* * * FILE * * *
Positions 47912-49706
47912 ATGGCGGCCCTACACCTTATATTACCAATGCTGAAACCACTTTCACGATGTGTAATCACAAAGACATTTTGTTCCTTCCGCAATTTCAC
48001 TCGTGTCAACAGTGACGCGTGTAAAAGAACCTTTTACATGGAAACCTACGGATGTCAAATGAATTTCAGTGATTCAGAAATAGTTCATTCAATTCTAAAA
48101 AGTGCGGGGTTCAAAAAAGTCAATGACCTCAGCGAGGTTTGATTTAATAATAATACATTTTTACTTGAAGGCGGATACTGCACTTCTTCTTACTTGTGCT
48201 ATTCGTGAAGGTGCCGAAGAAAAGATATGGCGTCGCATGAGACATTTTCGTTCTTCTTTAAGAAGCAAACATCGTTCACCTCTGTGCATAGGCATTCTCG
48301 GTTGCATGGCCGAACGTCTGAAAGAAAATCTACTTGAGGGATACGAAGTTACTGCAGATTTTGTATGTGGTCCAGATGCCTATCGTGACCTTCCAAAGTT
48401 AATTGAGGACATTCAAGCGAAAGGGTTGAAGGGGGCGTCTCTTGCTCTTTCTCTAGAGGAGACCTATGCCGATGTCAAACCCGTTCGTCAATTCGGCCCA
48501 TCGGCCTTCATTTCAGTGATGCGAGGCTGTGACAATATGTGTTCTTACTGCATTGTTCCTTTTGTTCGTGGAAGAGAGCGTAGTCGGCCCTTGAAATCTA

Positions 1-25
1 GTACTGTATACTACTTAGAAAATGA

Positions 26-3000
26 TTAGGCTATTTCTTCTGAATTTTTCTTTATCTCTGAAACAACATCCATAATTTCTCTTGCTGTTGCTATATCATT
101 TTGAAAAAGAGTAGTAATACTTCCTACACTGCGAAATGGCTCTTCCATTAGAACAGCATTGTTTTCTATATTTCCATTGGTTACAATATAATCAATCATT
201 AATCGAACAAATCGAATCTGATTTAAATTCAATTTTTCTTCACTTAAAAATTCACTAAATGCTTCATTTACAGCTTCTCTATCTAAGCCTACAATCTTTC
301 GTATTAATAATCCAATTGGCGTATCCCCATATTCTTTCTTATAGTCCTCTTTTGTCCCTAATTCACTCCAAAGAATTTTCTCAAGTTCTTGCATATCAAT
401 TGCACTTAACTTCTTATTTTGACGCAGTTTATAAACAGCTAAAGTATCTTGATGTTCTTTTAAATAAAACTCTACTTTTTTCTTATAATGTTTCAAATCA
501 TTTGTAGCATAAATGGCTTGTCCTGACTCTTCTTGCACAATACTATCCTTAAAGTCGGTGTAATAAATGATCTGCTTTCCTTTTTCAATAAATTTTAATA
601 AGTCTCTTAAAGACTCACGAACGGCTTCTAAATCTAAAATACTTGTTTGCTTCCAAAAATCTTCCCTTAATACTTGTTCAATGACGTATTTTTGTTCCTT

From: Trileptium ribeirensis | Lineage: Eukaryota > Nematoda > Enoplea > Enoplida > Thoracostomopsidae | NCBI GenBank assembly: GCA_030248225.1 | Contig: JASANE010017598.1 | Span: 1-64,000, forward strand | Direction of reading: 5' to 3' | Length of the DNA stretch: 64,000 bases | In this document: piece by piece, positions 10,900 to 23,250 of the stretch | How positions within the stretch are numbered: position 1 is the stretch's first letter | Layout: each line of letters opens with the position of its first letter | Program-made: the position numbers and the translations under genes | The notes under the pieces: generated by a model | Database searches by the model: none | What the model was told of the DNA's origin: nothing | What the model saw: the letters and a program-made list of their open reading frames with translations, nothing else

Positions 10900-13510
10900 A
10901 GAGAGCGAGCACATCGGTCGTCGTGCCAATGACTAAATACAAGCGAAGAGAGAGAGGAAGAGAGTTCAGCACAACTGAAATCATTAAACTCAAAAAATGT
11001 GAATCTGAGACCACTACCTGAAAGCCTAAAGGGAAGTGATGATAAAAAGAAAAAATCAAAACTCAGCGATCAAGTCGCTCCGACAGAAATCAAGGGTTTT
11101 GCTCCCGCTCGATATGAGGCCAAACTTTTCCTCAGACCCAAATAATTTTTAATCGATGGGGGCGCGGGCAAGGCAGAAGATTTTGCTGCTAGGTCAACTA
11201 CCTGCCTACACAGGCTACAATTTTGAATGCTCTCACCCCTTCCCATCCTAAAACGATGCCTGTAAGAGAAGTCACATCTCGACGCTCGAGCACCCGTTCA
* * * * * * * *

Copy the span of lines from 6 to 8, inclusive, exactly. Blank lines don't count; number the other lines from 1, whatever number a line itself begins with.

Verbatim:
48301 GTTGCATGGCCGAACGTCTGAAAGAAAATCTACTTGAGGGATACGAAGTTACTGCAGATTTTGTATGTGGTCCAGATGCCTATCGTGACCTTCCAAAGTT
48401 AATTGAGGACATTCAAGCGAAAGGGTTGAAGGGGGCGTCTCTTGCTCTTTCTCTAGAGGAGACCTATGCCGATGTCAAACCCGTTCGTCAATTCGGCCCA
48501 TCGGCCTTCATTTCAGTGATGCGAGGCTGTGACAATATGTGTTCTTACTGCATTGTTCCTTTTGTTCGTGGAAGAGAGCGTAGTCGGCCCTTGAAATCTA